When you Start Thinking About Lunch at 10am . . .

For once I was grateful that my son dislikes (well, hates!) eggplant. I got all the leftovers to myself today at lunch-time (yes it may have been an early-ish lunch).

 

I made my first Eggplant Parmesan of the summer last night. I didn’t start cooking until 6:05pm and we had dinner at 7pm and the last half hour of that the dish was in the oven. So it can be done on a weeknight!

If you like eggplant but no one else in your family days, still make it. Leftovers are so good! And you may even convert a few doubters. . .

 

Weeknight Eggplant Parmesan

 

First of all I don’t salt and drain eggplant. I used to but don’t think it made a big difference especially with nice fresh eggplant. In this preparation it also doesn’t seem to need lots of oil and cooks up perfectly in just a tablespoon of oil. The dish is so flavorful and not at all heavy like some versions I’ve eaten (and enjoyed!) over the years.

 

Serves 4-6

 

2 large globe eggplants, sliced into ¼ – 1/3 –inch slices lengthwise or into rounds

Olive oil

Salt

3 generous cups tomato sauce (recipe below, or your favorite version) heated up

2-3 cloves garlic, minced

2 tablespoons chopped basil

2 cups (or more) grated Parmesan or aged Asiago (less expensive & still delicious alternative)

 

Preheat oven to 400 degrees

 

Heat 1 tablespoon olive oil in the largest skillet you have over medium-high heat. Add eggplant slices in a single layer and sprinkle with salt. Cook for a few minutes and when the underside is nicely browning in places, flip and cook for a few more minutes until the slices are tender (but not falling apart) and browned. Remove from pan, add another tablespoon oil and repeat with remaining slices.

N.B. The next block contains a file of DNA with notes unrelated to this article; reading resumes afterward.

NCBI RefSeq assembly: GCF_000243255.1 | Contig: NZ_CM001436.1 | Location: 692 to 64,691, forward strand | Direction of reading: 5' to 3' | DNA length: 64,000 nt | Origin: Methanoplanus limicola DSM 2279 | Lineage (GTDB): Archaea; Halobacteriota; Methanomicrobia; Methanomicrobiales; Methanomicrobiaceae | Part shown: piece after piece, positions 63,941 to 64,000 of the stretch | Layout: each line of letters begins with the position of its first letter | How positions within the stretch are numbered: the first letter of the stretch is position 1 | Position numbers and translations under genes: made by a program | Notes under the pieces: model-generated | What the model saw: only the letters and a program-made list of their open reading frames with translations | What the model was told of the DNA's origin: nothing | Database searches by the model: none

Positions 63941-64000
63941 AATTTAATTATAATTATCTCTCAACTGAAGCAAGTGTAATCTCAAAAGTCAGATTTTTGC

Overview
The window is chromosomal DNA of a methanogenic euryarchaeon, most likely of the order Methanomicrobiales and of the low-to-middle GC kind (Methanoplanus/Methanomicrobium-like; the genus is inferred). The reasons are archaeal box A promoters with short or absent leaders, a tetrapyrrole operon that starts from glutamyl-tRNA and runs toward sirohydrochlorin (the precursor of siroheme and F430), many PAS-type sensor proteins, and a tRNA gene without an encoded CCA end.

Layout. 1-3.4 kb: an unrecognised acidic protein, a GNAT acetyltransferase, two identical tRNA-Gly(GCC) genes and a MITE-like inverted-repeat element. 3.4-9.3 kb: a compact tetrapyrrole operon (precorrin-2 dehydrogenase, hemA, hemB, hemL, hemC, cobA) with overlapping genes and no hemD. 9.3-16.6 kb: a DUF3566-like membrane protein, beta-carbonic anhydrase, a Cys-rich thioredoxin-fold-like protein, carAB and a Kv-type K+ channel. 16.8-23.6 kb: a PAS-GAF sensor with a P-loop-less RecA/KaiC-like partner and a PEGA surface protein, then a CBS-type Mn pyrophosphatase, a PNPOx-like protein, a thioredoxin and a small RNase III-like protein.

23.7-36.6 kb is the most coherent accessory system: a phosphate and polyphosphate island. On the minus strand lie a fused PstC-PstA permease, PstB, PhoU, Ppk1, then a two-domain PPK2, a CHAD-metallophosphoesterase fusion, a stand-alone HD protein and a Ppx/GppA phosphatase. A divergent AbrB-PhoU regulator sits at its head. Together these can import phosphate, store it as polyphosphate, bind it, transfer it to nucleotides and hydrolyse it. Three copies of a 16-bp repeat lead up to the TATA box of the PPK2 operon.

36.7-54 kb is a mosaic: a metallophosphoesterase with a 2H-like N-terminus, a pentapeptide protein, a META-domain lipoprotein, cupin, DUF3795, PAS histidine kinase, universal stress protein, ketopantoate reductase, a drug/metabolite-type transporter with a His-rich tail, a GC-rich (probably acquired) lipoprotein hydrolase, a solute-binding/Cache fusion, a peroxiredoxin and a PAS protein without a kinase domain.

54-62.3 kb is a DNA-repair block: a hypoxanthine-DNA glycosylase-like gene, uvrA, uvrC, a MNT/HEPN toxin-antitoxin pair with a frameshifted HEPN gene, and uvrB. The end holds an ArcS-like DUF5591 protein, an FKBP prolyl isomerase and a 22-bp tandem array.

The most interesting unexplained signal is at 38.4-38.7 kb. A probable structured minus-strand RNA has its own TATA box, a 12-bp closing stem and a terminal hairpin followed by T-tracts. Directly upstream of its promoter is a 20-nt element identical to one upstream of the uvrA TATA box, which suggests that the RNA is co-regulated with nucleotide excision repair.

Heat up the tomato sauce with the minced garlic and basil, or just stir in cold if you’re in a hurry and you made the sauce earlier. Spread just a little tomato sauce on the bottom of an 8 x 13” baking dish (or something similar), cover with a layer of eggplant and spread a thin layer of sauce over the eggplant and sprinkle with Parmesan. Repeat until you’ve used up all your ingredients, ending with either eggplant and cheese or sauce and cheese.

 

Bake for 25 minutes or so until everything is bubbling and the cheese is browning on top. You can run it under the broiler for a few minutes if you want more color. Serve hot or warm.

 

Simplest Tomato Sauce

 

Tomatoes, olive oil, salt. That’s it. When the tomatoes are good it’s honestly all you need. And I make sauce with slicer and heirloom tomatoes, not just sauce types, all the time. It takes a little longer to cook down because they’re so juicy but with a little patience and high heat it’s pretty quick too.

 

Olive oil

2 lb +/- fresh tomatoes, diced (I don’t usually bother pealing and seeding them)

Salt

A little butter, to finish (optional)

 

Coat the bottom of a wide skillet with olive oil. Heat over high heat until shimmering. Add tomatoes and a few pinches salt. Stir well, turn down to medium high and simmer, stirring often, until sauce thickens to your liking. Taste, adjust seasoning with salt and a tablespoon or two of butter, especially if the sauce is quite acidic.  Butter is THE perfecter of tomato sauce. Serve over spaghetti with Parmesan and fresh basil.